When I spoke with the admissions dean at WashU, she ask what I thought was the problem with my application. I replied LSAT! Her response was I disagree.....it's late! This rolling admisions approach is quite different than graduate school. Hey if you guys have suggestions on law schools for applicants with a technical background.

Need all the help I can get.

Thanks,

NW

   

Martin Prince, Jr.

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Re: Non-Traditional GPA/ Experience
« Reply #24 on: May 28, 2008, 02:56:49 PM »
Everybody on this board seems to rave about soft factors like work experience.  I would put all of my effort into getting a high LSAT score.  I finished my B.A. 8 years ago, have great soft factors inculding a 4.0 M.A. and several years academic work experience.

Everywhere I was accepted, I think I would have been accepted with no soft factors.  The only things that mattered were my undegrad GPA and my LSAT score.  In fact, no where that I applied with median LSAT and GPA scores accepted me.  I was well over in one or both categories in all the schools that accepted me.  I was waitlisted at two schools where I was median though.

Does anyone on this board have a story about soft factors helping him? 

Maybe you will have better luck with the process, but I think a great LSAT score is your best chance.

Gonna have to agree with this guy. Like the OP I have military experience, and while I think it played a role in financial aid offers, as a soft factor it seemed to play little to no role in admissions decisions, as they seemed very numbers-oriented. Like another poster said, take an LSAT prep course if your own self-study isn't paying dividends. A 4-6 point improvement in your score opens up another tier of schools, as well as increasing aid offers from former-target-turned safety schools, making it worth every penny.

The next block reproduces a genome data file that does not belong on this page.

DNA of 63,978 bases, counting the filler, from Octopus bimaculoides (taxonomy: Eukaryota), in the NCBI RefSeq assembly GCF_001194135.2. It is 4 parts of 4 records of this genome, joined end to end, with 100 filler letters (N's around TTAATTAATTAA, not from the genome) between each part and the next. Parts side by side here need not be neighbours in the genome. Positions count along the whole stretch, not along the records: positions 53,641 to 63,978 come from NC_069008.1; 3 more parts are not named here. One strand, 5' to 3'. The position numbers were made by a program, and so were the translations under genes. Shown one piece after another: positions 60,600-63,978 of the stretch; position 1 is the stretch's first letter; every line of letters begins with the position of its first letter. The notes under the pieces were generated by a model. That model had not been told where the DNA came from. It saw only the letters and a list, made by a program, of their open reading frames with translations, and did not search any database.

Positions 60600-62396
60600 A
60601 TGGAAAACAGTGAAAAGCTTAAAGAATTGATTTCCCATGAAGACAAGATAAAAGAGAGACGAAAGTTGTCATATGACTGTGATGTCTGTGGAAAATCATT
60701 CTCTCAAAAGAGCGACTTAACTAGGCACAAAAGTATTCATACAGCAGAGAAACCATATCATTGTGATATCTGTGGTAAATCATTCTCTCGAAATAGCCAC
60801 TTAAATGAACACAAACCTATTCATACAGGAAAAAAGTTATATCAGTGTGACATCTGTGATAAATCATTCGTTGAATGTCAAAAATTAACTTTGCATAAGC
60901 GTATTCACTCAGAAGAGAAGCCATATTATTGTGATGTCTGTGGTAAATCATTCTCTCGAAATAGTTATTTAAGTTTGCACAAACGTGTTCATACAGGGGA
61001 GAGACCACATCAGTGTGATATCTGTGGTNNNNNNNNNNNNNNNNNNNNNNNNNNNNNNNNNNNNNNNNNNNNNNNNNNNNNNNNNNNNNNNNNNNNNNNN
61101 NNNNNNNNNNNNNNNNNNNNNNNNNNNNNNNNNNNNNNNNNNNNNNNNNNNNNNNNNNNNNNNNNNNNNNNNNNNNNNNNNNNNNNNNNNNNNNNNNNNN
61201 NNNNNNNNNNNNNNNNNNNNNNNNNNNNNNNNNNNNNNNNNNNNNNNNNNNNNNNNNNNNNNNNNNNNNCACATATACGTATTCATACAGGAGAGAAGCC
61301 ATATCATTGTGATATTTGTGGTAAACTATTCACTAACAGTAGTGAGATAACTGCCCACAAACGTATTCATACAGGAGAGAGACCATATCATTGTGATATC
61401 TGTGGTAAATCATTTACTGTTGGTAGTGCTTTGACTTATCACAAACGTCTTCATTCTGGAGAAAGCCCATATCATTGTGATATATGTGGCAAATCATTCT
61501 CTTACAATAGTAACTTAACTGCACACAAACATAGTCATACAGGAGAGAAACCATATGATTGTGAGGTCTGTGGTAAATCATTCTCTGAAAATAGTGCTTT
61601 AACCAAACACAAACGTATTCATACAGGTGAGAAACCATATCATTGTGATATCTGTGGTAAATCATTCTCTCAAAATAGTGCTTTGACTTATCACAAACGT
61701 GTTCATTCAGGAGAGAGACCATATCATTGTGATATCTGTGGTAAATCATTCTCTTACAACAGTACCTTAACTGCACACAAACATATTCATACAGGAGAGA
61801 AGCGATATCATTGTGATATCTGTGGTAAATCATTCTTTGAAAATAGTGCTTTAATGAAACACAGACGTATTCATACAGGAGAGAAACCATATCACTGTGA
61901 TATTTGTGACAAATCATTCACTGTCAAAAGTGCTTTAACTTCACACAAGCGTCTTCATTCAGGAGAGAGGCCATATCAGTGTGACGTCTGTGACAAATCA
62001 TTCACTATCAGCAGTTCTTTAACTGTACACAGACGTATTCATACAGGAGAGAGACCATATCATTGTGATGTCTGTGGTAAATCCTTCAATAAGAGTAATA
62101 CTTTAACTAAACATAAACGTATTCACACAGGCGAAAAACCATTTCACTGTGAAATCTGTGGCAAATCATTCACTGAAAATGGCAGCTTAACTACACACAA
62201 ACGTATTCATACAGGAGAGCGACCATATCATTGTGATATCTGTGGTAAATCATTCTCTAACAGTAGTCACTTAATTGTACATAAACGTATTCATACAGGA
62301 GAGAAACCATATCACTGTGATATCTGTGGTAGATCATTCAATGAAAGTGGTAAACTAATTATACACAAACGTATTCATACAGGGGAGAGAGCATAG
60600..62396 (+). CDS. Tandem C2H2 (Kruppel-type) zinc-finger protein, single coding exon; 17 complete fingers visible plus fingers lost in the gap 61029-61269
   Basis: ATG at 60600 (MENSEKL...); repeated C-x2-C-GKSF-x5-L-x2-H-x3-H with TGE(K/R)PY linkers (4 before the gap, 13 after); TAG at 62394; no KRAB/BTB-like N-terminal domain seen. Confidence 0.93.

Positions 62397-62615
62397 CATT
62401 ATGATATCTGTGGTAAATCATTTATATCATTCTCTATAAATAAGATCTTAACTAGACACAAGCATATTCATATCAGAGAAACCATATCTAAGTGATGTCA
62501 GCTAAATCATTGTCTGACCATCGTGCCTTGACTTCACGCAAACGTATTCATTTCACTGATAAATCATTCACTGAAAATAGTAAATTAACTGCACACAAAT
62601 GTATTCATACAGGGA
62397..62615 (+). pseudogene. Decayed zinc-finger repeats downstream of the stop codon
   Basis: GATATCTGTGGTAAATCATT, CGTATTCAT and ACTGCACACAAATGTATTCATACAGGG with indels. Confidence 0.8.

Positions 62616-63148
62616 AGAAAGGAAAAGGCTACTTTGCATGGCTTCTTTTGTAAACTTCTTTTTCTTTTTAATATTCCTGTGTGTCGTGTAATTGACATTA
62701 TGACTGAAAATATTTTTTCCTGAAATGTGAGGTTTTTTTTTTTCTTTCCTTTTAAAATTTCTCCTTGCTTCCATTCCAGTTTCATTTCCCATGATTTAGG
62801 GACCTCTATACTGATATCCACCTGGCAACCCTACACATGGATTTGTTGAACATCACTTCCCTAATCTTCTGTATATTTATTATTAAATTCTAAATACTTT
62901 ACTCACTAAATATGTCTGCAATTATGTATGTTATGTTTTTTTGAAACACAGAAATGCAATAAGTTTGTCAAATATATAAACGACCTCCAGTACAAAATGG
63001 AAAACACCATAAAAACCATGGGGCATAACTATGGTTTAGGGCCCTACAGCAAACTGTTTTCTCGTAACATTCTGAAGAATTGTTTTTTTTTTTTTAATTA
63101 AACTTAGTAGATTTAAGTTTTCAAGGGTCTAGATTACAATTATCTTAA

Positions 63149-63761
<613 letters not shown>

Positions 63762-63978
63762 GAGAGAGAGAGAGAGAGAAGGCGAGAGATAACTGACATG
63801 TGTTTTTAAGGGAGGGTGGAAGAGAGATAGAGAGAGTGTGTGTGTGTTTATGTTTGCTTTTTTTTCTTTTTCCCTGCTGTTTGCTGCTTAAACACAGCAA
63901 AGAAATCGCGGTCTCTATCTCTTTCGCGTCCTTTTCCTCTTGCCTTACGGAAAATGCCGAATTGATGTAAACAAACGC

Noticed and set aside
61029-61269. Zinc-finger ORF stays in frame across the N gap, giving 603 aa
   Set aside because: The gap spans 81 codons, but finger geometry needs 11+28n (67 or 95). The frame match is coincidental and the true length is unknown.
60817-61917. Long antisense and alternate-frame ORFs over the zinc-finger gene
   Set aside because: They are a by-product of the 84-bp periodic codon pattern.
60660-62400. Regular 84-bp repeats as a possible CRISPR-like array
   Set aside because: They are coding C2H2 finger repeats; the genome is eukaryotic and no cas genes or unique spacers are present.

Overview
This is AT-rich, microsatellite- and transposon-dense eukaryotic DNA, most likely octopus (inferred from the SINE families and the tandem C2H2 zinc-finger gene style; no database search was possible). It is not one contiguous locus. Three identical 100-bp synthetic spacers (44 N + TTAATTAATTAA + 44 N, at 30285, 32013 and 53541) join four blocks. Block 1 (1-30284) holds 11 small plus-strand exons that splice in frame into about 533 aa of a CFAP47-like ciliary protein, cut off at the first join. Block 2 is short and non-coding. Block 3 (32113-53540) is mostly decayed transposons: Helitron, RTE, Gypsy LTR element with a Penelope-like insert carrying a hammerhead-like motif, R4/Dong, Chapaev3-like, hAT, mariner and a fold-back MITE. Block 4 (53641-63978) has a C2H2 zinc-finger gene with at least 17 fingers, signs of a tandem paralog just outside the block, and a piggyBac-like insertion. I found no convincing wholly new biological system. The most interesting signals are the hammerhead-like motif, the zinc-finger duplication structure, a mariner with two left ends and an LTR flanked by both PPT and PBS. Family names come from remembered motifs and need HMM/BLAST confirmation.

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qmmm

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Re: Non-Traditional GPA/ Experience
« Reply #25 on: May 28, 2008, 10:50:12 PM »
Hmmm... That advice sounds familiar. 

Honestly, the play is: 1) retake the LSAT and hope to get a few more points, 2) apply early, and 3) apply to schools w/ some sort of IP presence as well as the TX schools that you hope to attend.  W/ respect to (1), the low 160's make you a candidate for almost all schools.  W/ respect to (2), take the WashU adcoms advice and apply early next year.  W/ respect to (3), if you get into one of those and a TX school, you can always use that to leverage money even if you don't really want to go there.

For an IP presence look for an IP journal, student organizations w/ an IP focus, IP classes offered, schools in regions w/ a significant tech businesses, and look at firms and IP boutiques in IP heavy regions and see where their IP attorneys went to school.


When I spoke with the admissions dean at WashU, she ask what I thought was the problem with my application. I replied LSAT! Her response was I disagree.....it's late! This rolling admisions approach is quite different than graduate school. Hey if you guys have suggestions on law schools for applicants with a technical background.
   


TimMitchell

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Re: Non-Traditional GPA/ Experience
« Reply #26 on: May 28, 2008, 11:05:21 PM »
In my experience soft factors mean nothing. Law school admissions is completely a numbers game with the exception of URM status. I have five years work experience and come from a poor background plus tons of other softs, but my LSN stats did not vary significantly from anyone else with my numbers, including people right out of UG.

Now, I know this is 100%. I have read stories of people getting accepted at schools out of their range with greats softs + great PS. However it is very rare. If I were you I would apply to a bunch of schools to increase you chances of that happening.

SingleGirl

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Re: Non-Traditional GPA/ Experience
« Reply #27 on: June 21, 2008, 03:35:19 AM »
To the people interested in patent law:  I have a friend in the US Patent Office and he says that they are constantly trying to get him to go to law school and the govt picks up the full tab.  So, combined with the advisement of others that you don't even need your JD to become a patent attorney.  I'd get on @ the office first and then, have them pick up the bill for your JD.

Best of  luck!